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Challenges and opportunities with bio-based content

Defining bio-based content

Bioplastics contribute to sustainability in two key ways. They are biobased, which means they are made from sustainable materials, and they can be compostable, which means once the products are used to the end of their life, its organic materials are able to decompose into quality compost.

Bio-based pushes towards a circular economy

When we move away from materials that take millions of years to develop (like petroleum polymers) and embrace bio-based materials that only take a few years to develop (like corn) we open the doors wide for sustainable innovation. 

Over time, more and more new bio-based sources and methods are being discovered that can be used as an alternative to petroleum-based polymers. Two trends are becoming more important: increasing bio-content and labelling.

Increasing bio-content

Many companies now offer products that feature a combination of polymers, and bio-based content keeps taking a greater share of the mix. For example, today we might see a product developed with 50% bio-based content plus 50% petroleum polymers, supported by a package of relevant additives. In the future, however, the proportion of bio-based content is set to jump even higher.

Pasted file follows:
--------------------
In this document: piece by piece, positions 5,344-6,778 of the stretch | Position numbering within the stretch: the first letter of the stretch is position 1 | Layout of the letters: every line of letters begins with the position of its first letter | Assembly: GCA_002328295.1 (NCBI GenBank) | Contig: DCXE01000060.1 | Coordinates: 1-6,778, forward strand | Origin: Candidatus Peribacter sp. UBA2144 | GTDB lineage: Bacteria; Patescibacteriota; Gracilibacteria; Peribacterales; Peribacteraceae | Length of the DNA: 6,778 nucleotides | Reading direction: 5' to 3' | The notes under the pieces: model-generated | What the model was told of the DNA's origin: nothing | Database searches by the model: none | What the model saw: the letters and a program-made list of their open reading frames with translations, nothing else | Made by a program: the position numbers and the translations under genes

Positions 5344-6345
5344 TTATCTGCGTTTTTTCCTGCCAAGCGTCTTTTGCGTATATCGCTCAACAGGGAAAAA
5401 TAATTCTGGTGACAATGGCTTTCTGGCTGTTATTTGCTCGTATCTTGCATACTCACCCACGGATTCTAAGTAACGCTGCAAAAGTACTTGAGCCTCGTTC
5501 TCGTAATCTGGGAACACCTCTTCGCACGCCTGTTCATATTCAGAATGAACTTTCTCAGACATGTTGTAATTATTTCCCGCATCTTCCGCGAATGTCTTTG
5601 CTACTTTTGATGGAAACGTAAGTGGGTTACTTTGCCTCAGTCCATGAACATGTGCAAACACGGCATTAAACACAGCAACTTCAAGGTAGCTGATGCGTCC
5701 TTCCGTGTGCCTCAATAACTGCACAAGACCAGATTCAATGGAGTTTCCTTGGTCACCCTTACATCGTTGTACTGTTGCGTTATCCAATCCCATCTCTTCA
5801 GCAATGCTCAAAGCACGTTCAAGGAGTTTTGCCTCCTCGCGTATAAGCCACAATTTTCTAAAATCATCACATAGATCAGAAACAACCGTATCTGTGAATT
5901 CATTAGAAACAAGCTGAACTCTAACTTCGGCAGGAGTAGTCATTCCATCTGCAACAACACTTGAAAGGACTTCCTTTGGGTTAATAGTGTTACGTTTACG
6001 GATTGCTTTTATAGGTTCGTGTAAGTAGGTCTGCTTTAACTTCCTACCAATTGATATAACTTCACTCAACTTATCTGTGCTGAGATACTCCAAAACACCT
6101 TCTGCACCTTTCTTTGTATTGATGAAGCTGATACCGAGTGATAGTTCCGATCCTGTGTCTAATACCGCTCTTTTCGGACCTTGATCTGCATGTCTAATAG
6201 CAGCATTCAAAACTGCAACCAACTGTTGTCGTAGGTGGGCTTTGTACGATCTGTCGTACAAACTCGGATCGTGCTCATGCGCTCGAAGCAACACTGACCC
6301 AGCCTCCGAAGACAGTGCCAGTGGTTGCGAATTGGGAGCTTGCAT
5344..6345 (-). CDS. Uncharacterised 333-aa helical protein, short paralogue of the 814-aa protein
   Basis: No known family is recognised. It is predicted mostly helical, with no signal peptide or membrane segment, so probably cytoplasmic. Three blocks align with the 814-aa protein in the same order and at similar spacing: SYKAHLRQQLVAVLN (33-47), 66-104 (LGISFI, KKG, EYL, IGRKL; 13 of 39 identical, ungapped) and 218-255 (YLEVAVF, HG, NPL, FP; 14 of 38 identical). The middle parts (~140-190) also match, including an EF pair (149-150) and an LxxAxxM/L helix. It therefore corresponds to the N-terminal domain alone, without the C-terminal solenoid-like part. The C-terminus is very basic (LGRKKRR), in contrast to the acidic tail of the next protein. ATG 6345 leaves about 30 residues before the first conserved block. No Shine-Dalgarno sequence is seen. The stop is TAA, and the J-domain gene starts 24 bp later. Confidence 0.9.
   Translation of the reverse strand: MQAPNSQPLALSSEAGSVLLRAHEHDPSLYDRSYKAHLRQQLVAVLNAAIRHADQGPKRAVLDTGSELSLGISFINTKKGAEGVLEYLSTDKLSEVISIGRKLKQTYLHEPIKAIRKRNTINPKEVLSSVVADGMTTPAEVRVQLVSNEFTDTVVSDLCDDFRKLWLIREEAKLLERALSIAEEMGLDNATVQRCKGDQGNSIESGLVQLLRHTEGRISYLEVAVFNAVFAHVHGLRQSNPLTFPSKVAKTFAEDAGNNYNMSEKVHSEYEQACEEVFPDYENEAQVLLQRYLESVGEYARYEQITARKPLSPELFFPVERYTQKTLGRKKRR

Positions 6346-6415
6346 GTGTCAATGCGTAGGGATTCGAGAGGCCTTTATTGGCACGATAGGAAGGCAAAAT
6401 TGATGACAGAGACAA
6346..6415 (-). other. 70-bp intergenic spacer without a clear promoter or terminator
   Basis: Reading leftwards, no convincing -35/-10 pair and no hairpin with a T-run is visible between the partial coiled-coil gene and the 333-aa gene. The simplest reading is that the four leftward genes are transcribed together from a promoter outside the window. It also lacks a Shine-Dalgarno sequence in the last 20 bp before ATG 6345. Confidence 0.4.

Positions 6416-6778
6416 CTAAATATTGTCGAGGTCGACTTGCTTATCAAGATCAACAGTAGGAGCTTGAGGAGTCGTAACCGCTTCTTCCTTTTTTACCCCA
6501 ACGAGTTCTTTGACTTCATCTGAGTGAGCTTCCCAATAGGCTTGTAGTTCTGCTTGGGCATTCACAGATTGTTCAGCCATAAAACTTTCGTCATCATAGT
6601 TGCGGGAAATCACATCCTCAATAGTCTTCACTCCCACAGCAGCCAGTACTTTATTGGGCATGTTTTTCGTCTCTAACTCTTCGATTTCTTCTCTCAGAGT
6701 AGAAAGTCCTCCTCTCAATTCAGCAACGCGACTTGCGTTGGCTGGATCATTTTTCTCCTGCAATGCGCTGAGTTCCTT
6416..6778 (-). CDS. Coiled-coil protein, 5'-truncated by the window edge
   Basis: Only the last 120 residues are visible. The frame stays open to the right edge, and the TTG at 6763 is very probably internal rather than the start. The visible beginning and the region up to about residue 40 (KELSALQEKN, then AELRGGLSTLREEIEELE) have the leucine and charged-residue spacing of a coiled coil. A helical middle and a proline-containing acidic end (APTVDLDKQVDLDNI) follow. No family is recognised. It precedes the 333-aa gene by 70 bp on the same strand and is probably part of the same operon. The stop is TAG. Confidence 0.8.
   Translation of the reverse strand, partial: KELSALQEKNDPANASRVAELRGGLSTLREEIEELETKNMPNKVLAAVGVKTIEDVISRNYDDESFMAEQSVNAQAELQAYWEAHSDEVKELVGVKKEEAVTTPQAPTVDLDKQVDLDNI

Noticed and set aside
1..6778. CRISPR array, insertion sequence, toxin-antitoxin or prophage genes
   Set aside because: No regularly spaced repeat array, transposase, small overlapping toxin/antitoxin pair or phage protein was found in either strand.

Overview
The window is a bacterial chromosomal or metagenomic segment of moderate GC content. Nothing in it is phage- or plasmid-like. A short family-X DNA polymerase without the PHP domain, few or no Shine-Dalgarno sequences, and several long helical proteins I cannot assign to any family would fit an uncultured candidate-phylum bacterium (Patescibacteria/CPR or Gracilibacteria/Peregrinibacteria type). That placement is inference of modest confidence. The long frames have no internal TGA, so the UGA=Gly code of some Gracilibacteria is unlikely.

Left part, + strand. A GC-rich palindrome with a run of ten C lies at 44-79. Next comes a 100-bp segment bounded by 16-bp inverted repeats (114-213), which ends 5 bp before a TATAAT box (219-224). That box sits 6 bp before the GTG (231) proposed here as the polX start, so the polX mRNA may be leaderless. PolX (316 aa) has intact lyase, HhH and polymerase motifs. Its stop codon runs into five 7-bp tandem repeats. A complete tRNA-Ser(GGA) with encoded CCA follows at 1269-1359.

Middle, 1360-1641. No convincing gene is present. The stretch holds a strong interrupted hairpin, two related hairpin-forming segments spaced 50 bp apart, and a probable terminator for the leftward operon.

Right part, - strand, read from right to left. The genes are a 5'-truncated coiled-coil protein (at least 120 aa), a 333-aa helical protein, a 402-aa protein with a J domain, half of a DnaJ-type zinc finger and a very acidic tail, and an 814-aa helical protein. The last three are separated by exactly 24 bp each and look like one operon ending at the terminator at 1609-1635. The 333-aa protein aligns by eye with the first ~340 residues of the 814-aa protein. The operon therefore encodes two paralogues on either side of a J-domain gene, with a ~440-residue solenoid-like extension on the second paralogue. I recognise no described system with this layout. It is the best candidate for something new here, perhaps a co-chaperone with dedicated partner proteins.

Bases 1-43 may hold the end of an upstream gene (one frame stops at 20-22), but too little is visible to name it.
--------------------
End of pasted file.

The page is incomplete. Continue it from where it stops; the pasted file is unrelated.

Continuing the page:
Labelling & certifying

Labelling companies such as TÜV and DIN are paving the way for a more circular economy by determining which category a product belongs to depending on its specific polymer blend and the intended use of the application. This ensures that a product is properly categorised depending on the end-user experience it provides, thereby preventing confusion and streamlining the end-of-life product journey.

Challenges with bio-based content

Understanding what end-users are looking for & communicating end-of-life

The challenge is understanding what end-users are looking for, while also communicating how a product should be used and disposed of. For example, manufacturers may already have decided that their product should be considered biodegradable.

However, in order to give end-users what they are looking for, manufacturers need to be careful that the overall creation process doesn’t work out as being less sustainable than it was in the first place.

Trend report

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FAQ: Bio-based & compostable

Biobased products are made from sustainable and renewable feedstock. This includes plant-based materials such as corn and soy. To be certified biobased, the product must meet specific certification criteria, such as the standard test method ASTM D6866.

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